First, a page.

At-risk groups urged to get flu vaccine


THE HEALTH Service Executive has urged at-risk groups to get the flu vaccine as figures show uptake fell among pensioners last year.

This season’s flu vaccine protects against three common flu strains that the World Health Organisation (WHO) expects to be circulating this year, the HSE said.

The virus strains in the vaccine have changed since last year.

Just 56.5 per cent of those over 65 with medical or GP cards received their free flu vaccine in the 2011/2012 season. This was below the 60 per cent uptake the previous year and well below the WHO target of 75 per cent.

The vaccine and consultation is free for those in the at risk groups with a medical card or GP visit card. The HSE also provides the vaccine for free to at risk groups at GPs and pharmacies but they may have to pay a consultation fee.

Dr Brenda Corcoran, head of the HSE’s national immunisation office, said every year many people in at risk groups did not get vaccinated and were not protected.

“The vaccine reduces infection and associated illnesses and hospitalisation. Flu is very infectious and can cause potentially serious illnesses especially for older people, those who have a chronic illness and pregnant women,” she said.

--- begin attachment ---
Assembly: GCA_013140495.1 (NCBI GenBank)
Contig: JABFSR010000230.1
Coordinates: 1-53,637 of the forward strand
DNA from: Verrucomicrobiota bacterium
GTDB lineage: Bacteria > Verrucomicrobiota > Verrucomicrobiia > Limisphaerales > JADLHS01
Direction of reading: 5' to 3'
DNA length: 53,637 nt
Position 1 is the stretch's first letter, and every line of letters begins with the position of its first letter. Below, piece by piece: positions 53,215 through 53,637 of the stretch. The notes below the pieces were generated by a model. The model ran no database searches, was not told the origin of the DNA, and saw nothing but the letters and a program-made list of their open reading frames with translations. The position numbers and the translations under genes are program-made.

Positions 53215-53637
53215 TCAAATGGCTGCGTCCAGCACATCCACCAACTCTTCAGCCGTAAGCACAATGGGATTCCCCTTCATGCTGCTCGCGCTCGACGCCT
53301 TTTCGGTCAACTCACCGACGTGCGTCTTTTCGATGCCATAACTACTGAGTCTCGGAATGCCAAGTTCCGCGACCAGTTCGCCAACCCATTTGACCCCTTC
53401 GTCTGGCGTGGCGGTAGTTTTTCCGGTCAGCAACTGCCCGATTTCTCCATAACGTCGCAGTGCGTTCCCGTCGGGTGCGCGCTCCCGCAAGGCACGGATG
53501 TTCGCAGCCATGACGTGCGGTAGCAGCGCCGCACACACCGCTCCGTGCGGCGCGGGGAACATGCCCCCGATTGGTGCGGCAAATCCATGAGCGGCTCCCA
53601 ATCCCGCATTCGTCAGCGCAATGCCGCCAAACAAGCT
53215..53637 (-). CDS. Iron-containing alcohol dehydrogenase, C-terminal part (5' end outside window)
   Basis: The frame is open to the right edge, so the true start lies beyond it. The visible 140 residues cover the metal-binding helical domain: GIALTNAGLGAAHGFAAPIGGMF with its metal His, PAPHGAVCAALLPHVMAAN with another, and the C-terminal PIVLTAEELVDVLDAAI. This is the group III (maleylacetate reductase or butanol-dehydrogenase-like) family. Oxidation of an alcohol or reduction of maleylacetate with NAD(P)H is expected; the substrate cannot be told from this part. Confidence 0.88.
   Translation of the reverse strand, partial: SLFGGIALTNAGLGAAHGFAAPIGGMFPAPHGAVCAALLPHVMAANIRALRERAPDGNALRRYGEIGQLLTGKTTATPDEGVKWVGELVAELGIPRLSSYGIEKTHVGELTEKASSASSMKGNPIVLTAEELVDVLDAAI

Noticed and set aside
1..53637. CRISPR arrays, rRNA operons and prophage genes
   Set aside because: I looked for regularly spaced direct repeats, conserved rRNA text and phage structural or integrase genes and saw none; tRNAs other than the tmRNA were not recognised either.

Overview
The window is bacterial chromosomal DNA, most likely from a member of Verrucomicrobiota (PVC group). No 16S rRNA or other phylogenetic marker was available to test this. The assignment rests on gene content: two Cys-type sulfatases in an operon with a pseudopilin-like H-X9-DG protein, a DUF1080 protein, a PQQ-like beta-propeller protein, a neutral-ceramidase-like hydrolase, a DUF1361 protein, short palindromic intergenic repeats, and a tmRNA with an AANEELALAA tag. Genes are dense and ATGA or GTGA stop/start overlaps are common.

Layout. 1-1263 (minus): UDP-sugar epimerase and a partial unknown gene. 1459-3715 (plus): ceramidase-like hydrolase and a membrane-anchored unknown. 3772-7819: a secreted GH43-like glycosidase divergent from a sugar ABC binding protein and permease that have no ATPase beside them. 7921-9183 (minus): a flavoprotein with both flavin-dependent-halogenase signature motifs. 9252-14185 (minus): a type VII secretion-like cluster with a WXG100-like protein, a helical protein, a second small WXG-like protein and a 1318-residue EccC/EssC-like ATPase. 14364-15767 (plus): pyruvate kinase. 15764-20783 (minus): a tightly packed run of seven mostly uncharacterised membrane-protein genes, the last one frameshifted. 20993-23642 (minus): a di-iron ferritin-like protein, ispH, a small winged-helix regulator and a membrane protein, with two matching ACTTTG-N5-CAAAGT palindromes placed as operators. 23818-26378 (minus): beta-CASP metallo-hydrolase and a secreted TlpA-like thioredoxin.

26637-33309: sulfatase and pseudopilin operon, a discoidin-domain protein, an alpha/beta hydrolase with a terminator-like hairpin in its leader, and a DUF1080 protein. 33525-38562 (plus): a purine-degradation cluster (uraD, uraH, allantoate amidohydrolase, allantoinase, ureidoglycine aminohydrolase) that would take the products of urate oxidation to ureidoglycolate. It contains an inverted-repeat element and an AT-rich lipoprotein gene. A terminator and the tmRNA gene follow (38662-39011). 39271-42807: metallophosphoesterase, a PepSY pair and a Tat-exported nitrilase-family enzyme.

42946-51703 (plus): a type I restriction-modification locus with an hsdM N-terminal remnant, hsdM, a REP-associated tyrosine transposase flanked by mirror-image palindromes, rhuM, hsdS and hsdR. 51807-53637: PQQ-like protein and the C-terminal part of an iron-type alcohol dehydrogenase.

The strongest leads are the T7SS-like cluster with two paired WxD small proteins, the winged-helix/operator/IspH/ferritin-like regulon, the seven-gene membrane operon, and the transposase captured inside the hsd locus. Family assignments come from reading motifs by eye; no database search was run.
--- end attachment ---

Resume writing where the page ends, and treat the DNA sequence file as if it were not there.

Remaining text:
The HSE has identified five at risk groups: people aged over 65, pregnant women, nursing home and long-stay facility residents, children on long-term aspirin therapy and anyone with long-term illnesses such as diabetes.

It has urged frontline healthcare workers to get the vaccine, both to protect themselves and to prevent spreading flu to vulnerable patients.

The vaccine is available to healthcare workers for free from their occupational health department.

Dr Corcoran hoped the increased access at pharmacies would encourage more people to receive the flu jab.

Last year there were errors in flu vaccinations given by pharmacists to some 489 patients, mainly caused by incorrect measuring instructions given to some pharmacists during training.

However the Irish Pharmacy Union has compelled all pharmacists offering the dosage to undergo retraining so they will know what to do, Dr Corcoran said. She clarified that everyone aged over six months received the same size dosage of the vaccine.

Last year a flu outbreak claimed the lives of seven elderly residents at a Co Donegal nursing home. Dr Corcoran said the strain that claimed the lives in Donegal was not contained in the vaccine last year. The annual flu vaccine is a scientifically based prediction of the ones the WHO expects to be most common, she said.

“Even a poor match is better than nothing and we estimate effectiveness at 70 per cent or better,” she said. It was “unusual” that the flu season kept going until April or May last year. People receiving the vaccine now would be covered for the whole year.

Dr Corcoran said there was no link between the current flu vaccine and narcolepsy. The Pandremix swine flu vaccine issued in 2009 and 2010 resulted in at least 25 cases of narcolepsy in Irish children. She said the current flu vaccine was “completely different”.